Keep on top of diets this Christmas by managing the consumption of alcoholic drinks, which contain over the daily recommended sugar intake.
With the sugar awareness week approaching in January 2017, this article looks into the sugar and calorie intake of alcoholic beverages consumed by adults over the festive season.
Jamie Oliver claims that alcohol is bad for your balanced diet, but, many people are unaware of how much sugar is actually used in alcoholic beverages.
The National Health Service (NHS) in the UK recommends that adults should not exceed seven tea spoons of sugar per day.
To put this into perspective, a can of Coca-Cola contains 35g of sugar in one 330ml can. This works out at 7 teaspoons. Alternatively, in one 500ml serving of Kopparberg Strawberry and Lime cider contains 6 teaspoons of sugar, which is almost equivalent to the daily recommended intake.
Sharon McEllin, aged 47, from Warrington classes her self as an average wine drinker and approximately consumes one bottle a week said: “Kopparberg is one of my favourite drinks, I was shocked to hear how much sugar was in just one bottle!”
Jessica Singleton was previously a Slimming World agent in Cheshire, who advised Slimming World customers on dieting. She said: “Alcohol and our increasing appetites for it, especially women, are a major factor in the UK’s increasing weight!
“I continuously advice people to have less and very little amounts of alcoholic beverages when dieting.
“So many people are unaware of how much sugar is actually used in alcoholic drinks, especially cocktails. Even wine contains more sugar than people expect.”
Drink Aware England, advises that no more than 14 units of alcohol should be consumed in one week. This is equivalent to approximately six 175ml glasses of wine and this works out as one and a half bottles of wine. Taking this data into account, 14 units of wine is approximately equivalent to 4.2 teaspoons of sugar.
The NHS said: “The average wine drinker in England takes in around 2,000kcal from alcohol every month.”
One kcal is equivalent to 1000 calories, 175ml of wine contains 159 calories and ¼ of a teaspoon of sugar. Following on from the NHS’s fact, the average wine drinker therefore consumes 3144.65 teaspoons of sugar per month, just from wine.
The Student Room is a website designed for students; to give advice, conduct series and answer student’s questions. They conducted a survey regarding how many units of alcohol a person consumes on a night out. The survey revealed that the average person consumes 10-15 units of alcohol on one single night out.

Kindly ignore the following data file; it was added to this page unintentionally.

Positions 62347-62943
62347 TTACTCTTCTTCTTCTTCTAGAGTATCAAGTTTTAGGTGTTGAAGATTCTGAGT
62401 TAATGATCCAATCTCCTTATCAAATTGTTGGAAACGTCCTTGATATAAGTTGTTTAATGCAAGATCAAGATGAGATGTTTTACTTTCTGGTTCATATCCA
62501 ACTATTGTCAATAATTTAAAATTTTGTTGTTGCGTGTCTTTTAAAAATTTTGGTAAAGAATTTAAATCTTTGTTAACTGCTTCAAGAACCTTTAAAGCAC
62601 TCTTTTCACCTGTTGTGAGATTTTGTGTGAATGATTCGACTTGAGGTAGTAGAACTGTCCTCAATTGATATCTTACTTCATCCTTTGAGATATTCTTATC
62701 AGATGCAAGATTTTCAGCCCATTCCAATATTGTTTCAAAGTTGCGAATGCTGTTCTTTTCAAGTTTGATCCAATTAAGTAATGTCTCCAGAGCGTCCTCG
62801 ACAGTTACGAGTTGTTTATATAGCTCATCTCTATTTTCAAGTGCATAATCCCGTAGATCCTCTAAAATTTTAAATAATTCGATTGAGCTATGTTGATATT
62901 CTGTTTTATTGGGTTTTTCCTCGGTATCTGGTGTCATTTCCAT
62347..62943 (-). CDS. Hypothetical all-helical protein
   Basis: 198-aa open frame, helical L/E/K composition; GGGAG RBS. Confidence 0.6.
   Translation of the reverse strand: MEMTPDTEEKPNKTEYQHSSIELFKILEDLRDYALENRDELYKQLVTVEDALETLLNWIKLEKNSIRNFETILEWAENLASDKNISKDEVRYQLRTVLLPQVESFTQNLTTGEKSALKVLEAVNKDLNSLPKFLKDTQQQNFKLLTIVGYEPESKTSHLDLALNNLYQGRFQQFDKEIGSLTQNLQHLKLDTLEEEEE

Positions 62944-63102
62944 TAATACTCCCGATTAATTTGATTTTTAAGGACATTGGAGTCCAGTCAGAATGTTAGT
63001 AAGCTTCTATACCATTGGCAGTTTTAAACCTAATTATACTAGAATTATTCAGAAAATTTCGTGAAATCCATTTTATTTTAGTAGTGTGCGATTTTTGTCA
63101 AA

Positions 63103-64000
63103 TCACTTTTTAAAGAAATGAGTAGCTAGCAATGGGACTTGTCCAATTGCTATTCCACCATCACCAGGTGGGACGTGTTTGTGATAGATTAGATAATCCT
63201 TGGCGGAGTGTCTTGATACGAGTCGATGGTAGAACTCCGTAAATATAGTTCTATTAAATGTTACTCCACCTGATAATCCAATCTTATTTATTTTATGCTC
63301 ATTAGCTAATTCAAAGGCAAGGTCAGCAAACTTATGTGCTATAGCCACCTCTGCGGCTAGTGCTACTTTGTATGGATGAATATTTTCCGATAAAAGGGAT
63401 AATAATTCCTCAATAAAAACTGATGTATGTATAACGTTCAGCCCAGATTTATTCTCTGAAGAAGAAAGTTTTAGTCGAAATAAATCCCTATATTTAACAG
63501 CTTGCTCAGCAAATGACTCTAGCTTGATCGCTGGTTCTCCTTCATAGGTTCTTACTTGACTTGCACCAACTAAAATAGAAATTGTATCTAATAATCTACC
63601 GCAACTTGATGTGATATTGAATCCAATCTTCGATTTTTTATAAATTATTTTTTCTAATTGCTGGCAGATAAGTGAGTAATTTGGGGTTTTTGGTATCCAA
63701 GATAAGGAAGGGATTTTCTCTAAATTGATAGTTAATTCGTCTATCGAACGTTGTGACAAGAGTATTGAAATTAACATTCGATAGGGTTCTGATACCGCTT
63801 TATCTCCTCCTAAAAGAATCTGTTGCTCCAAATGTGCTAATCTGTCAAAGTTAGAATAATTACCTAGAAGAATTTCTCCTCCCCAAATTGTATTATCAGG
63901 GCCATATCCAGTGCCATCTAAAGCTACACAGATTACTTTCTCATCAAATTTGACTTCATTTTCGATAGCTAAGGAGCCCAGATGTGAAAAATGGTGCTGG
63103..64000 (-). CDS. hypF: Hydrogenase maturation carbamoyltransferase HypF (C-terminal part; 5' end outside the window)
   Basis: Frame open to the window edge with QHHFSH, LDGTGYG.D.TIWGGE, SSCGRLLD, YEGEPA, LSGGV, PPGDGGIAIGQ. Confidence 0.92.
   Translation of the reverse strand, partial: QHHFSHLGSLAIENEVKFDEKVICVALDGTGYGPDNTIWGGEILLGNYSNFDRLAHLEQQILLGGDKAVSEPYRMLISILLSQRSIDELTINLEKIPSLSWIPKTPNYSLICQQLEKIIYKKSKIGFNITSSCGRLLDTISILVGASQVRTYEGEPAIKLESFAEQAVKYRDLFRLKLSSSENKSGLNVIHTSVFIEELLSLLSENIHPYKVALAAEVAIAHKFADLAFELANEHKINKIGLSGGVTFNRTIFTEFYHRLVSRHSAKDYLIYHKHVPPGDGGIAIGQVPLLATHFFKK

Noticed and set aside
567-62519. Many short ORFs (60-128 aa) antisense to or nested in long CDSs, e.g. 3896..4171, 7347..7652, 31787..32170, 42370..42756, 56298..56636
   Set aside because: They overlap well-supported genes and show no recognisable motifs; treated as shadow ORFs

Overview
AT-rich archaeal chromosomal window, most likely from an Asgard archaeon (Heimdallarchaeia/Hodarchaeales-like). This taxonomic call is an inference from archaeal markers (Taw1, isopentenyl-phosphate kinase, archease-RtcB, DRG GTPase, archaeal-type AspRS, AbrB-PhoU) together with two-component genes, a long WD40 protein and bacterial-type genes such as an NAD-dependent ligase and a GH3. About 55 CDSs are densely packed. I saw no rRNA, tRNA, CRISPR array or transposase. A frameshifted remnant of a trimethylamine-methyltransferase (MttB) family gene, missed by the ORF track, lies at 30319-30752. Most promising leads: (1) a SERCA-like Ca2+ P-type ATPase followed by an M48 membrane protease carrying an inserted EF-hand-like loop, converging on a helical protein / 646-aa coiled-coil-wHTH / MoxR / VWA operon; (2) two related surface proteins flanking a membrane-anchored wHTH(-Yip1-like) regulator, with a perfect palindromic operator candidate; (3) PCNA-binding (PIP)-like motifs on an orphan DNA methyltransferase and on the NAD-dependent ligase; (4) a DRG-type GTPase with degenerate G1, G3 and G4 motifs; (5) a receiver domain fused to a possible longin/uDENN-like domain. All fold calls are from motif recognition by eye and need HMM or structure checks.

If a person consistently drank gin and tonics’ during a night out, then they would be well over their daily sugar intake. On average, a 100ml serving of tonic contains 2.5 teaspoons of sugar. Gin alone, however, contains no sugar. If a person drank 14 units’ worth of gin and tonic, then their intake would reach 35 teaspoons of sugar. If this was consumed in a single night, then the person will have exceeded four times their daily recommended intake.
Alice Foster, aged 19 and a student at Manchester Metropolitan University said: “On a night out, I mainly drink double vodka and coke and I have about seven glasses of it.”
This works out at 14 units.
A regular sized glass contains 354ml. 354ml of coke contains 9.3 tea spoons of sugar. Therefore, on one night out, student Alice Foster, consumes 65.1 tea spoons of sugar (from drinking seven glasses of double vodka and coke).
Alice Foster replied saying: “I can not believe that! It seems so bad, but surely people drink even more than that?
I’m going to drink diet coke on my next night out, but even that probably still contains a lot of sugar!”
Eleanor O’Rourke, a student at the University of Plymouth, studying Human Nutrition said: “Mixing alcohol with fizzy drinks or juice is not a good option. It is basically a sugar bomb.
Drinking spirits neat avoids the sugar aspect. Alternatively, a beverage containing low levels of sugar is vodka, lime (fruit) and soda water. This gives a fruity, but slightly sour taste with less than half of one tea spoon of sugar in one serving.”
The NHS recommends to cut down on sugar, you should: have a few alcohol-free days each week, use sugar free mixers and swap every other drink for a water or sugar free soft drink.
For more information visit the NHS website.
By Chloe Dawson.